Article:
Expert advice on how to replace a shower head, with information on water-saving shower head installation.
Shower heads eventually wear out or become clogged with lime deposits. When this happens, they generally work poorly and look worse. This is the perfect time to replace a head with a newer, low flow shower head (see Low Flow Shower Head Buying Guide). Low-flow shower heads can save you a tremendous amount of water if you’ve been using an older water-wasting head. The new low flow heads are designed to deliver comfortable—sometimes even forceful—pray but use a maximum of 2.5 gallons of water per minute.
Installing a new shower head is usually just a matter of unscrewing the old one from the existing shower arm and screwing on the new head. If the existing arm ends in a ball joint, you’ll have to remove and replace the arm—also an easy job.
Most shower heads come with easy-to-follow instructions for installation. Some old heads will unscrew from the inlet pipe by hand, for others you might require the help of an adjustable wrench.
To remove a particularly balky existing shower head, you might need a large pliers or a small pipe wrench to hold the inlet pipe while you turn the nut that attaches the head counterclockwise with an adjustable wrench.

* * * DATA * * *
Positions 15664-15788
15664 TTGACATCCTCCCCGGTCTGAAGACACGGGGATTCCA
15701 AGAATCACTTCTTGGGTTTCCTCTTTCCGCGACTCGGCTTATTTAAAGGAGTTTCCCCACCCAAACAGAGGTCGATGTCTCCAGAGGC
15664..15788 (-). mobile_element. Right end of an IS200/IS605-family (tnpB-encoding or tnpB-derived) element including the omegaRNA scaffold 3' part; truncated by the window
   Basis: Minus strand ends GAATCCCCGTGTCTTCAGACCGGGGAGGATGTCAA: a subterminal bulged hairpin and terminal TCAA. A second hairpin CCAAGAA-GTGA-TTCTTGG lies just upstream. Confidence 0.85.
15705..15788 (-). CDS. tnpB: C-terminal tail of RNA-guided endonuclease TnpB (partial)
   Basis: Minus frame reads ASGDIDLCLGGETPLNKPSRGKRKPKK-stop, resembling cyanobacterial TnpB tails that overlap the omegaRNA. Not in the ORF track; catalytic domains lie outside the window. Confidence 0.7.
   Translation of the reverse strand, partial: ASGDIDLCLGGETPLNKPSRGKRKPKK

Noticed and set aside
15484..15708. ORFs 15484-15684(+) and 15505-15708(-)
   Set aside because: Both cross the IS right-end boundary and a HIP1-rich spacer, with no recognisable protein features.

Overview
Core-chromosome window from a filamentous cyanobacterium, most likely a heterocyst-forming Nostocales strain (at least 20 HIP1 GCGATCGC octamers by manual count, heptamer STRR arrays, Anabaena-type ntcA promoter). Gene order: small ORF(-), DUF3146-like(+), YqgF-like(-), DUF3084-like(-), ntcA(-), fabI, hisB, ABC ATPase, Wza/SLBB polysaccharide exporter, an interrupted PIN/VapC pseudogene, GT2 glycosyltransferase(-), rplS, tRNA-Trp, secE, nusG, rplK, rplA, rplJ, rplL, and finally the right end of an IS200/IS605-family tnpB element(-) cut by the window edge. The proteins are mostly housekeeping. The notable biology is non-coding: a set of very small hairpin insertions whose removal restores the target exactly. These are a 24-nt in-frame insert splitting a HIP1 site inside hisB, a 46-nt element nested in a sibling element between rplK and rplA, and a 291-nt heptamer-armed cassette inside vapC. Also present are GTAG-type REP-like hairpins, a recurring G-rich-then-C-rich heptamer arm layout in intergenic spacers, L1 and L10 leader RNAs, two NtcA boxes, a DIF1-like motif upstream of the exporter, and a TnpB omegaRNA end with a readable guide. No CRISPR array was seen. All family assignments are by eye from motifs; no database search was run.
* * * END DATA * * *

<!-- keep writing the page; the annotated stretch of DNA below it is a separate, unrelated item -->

Before screwing on the new shower head, wrap the threads of the shower arm with pipe-wrap tape. You can usually just turn the head clockwise by hand and then finish the last quarter turn with an adjustable wrench. Before using the wrench, protect the finish on the shower arm and shower head from damage by wrapping the wrench’s jaws with a rag or duct tape. Do not over-tighten.
Some low flow shower heads come with a water-restricting disc or button inside the valve. This can be removed for a more powerful spray, but doing so eliminates the water-saving benefits of the low-flow head.
Would you rather hire a professional to replace a shower head? Get a Pre-Screened Local Showerhead Replacement Pro